When I used ISO 9001:1994 to audit in the 1990s, however, I used a process-based method because it was closer to the way an organization operated. With the release of ISO 9001:2000, the orientation was officially changed to a process approach.

Several preliminary steps should be taken prior to auditing the processes. Start by developing a business process overview, understanding the organization’s goals and business objectives, and conducting a detailed audit of the quality manual.

Then, accomplish the following process-oriented activities: identify the organization’s major quality-affecting processes, examine links between processes, determine whether processes are integrated to form a system, establish whether the eight basic processes are covered and perform a preliminary analysis of the system’s processes.

Analyzing the processes consists of: identifying an owner for each process; defining the inputs, outputs and constraints (controls and resource limitations) of each process; determining the activities of each process in terms of PDCA; and developing a checklist for each process.

This information is needed to understand the operation of the system. It’s best to use open-ended questions or directions; for example, "Describe the activities of the management review."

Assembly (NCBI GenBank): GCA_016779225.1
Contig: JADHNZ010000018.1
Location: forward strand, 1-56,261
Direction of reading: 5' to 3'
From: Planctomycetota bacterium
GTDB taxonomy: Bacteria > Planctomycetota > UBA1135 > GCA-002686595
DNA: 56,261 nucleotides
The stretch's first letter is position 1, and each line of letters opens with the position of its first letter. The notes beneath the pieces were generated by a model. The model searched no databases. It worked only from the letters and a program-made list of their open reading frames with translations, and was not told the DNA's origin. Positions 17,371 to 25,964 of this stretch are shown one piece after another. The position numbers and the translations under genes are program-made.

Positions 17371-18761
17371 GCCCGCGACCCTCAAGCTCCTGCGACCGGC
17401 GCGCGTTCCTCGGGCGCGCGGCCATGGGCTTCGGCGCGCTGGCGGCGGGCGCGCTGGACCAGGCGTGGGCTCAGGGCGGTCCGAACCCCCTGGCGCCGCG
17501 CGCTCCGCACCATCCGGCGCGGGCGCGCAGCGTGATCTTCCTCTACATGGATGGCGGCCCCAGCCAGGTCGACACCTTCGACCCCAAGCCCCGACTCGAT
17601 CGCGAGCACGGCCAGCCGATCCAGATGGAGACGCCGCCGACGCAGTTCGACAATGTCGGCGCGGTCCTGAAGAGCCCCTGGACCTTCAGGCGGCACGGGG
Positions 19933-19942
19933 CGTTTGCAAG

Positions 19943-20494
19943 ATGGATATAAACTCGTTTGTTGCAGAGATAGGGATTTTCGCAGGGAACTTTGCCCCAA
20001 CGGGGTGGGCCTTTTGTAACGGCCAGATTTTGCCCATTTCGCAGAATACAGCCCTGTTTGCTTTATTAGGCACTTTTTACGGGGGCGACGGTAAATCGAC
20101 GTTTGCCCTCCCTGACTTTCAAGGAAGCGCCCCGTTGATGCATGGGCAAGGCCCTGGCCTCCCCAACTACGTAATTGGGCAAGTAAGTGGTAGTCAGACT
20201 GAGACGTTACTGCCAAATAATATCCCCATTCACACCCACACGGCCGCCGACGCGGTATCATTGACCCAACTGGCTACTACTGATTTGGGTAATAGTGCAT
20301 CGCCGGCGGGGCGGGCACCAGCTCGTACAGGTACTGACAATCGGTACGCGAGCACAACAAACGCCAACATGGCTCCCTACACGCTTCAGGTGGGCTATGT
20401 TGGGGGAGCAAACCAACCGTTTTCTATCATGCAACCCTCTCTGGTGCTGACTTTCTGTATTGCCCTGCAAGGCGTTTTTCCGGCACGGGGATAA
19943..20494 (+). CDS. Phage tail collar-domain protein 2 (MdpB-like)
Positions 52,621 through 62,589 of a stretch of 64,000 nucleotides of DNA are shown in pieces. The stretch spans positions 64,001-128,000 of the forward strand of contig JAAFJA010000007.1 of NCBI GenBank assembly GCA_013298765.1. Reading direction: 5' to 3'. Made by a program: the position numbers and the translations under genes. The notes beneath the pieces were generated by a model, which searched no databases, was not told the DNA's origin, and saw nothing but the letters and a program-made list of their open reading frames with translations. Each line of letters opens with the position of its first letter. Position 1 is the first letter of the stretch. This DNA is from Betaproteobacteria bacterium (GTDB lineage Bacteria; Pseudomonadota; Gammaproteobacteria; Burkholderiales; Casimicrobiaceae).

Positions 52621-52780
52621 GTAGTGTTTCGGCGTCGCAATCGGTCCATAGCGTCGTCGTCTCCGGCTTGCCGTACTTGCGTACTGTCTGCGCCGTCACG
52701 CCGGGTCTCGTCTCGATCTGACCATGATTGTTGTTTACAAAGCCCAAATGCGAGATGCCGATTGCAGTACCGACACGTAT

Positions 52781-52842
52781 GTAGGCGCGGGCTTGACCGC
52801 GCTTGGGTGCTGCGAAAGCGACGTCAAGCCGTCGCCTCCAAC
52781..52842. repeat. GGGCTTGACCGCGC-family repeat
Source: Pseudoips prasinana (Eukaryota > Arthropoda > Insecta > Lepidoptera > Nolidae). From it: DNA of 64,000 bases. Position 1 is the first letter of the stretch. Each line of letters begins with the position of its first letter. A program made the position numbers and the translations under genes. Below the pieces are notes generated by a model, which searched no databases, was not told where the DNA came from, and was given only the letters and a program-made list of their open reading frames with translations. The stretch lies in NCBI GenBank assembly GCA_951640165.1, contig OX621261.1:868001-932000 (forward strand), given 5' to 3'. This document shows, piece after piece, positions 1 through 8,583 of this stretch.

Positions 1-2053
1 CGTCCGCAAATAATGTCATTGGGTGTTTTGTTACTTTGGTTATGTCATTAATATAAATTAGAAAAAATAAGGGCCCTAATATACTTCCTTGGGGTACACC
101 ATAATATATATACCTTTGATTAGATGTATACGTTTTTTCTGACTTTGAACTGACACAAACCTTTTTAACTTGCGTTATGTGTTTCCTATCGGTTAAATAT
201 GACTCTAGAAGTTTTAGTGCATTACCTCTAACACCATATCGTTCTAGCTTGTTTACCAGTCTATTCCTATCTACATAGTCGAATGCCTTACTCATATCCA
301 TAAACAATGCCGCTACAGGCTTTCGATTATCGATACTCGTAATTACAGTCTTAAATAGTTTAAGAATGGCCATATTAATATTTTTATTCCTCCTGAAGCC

The final preliminary step is to develop the three-year audit schedule. Many of the basic processes contain sub-processes that can be audited separately or included in the audit of the basic process.

Tables 1 and 2 are examples of a three-year audit schedule for a company that manufactures communications equipment. "R" indicates a process audit conducted during each visit, while the "S" followed by a number indicates an audit conducted during the visit indicated by the number.

Table 1

Table 2

Auditor’s role

Process auditing starts by looking at how the processes function and how they link elements of various clauses. Many processes are cross-functional or involve several departments. The auditor should use PDCA to identify the parts of the standard necessary for the function of each process and should build the audit around open-ended questions, which reveal more about each process.

The interviews should start with the process owner—the person who can provide the best information about the operation of the process. Other key personnel should be interviewed to get a complete picture. If questions arise, start the discussion with the appropriate clauses of the standard. Always refer to the exact wording, and clarify if necessary.

The auditor should obtain objective evidence by performing a walkthrough review of the steps of each process. When a finding is identified, the auditor should sit down with the process owner and other implementers to describe the finding. Always refer to the wording of the standard.